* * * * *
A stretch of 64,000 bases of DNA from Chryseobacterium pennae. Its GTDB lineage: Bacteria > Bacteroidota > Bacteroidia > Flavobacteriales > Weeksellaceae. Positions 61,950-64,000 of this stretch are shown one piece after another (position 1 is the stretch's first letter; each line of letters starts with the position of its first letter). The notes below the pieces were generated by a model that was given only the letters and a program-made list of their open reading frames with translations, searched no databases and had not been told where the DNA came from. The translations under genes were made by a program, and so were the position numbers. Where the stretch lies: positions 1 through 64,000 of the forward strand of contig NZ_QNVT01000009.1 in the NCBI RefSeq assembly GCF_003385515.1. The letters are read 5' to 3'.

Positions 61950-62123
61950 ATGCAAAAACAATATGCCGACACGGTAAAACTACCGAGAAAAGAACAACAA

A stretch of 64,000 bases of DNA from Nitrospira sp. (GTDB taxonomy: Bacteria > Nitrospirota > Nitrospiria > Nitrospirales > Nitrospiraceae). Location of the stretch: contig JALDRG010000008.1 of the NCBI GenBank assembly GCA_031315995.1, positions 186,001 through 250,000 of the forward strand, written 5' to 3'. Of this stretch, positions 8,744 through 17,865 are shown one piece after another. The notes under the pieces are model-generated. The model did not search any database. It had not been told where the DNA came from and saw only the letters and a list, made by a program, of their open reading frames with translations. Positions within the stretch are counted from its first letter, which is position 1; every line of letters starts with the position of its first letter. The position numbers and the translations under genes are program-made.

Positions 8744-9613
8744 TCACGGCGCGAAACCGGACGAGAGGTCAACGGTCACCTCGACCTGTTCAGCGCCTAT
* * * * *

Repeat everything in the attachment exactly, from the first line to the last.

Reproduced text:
A stretch of 64,000 bases of DNA from Chryseobacterium pennae. Its GTDB lineage: Bacteria > Bacteroidota > Bacteroidia > Flavobacteriales > Weeksellaceae. Positions 61,950-64,000 of this stretch are shown one piece after another (position 1 is the stretch's first letter; each line of letters starts with the position of its first letter). The notes below the pieces were generated by a model that was given only the letters and a program-made list of their open reading frames with translations, searched no databases and had not been told where the DNA came from. The translations under genes were made by a program, and so were the position numbers. Where the stretch lies: positions 1 through 64,000 of the forward strand of contig NZ_QNVT01000009.1 in the NCBI RefSeq assembly GCF_003385515.1. The letters are read 5' to 3'.

Positions 61950-62123
61950 ATGCAAAAACAATATGCCGACACGGTAAAACTACCGAGAAAAGAACAACAA

A stretch of 64,000 bases of DNA from Nitrospira sp. (GTDB taxonomy: Bacteria > Nitrospirota > Nitrospiria > Nitrospirales > Nitrospiraceae). Location of the stretch: contig JALDRG010000008.1 of the NCBI GenBank assembly GCA_031315995.1, positions 186,001 through 250,000 of the forward strand, written 5' to 3'. Of this stretch, positions 8,744 through 17,865 are shown one piece after another. The notes under the pieces are model-generated. The model did not search any database. It had not been told where the DNA came from and saw only the letters and a list, made by a program, of their open reading frames with translations. Positions within the stretch are counted from its first letter, which is position 1; every line of letters starts with the position of its first letter. The position numbers and the translations under genes are program-made.

Positions 8744-9613
8744 TCACGGCGCGAAACCGGACGAGAGGTCAACGGTCACCTCGACCTGTTCAGCGCCTAT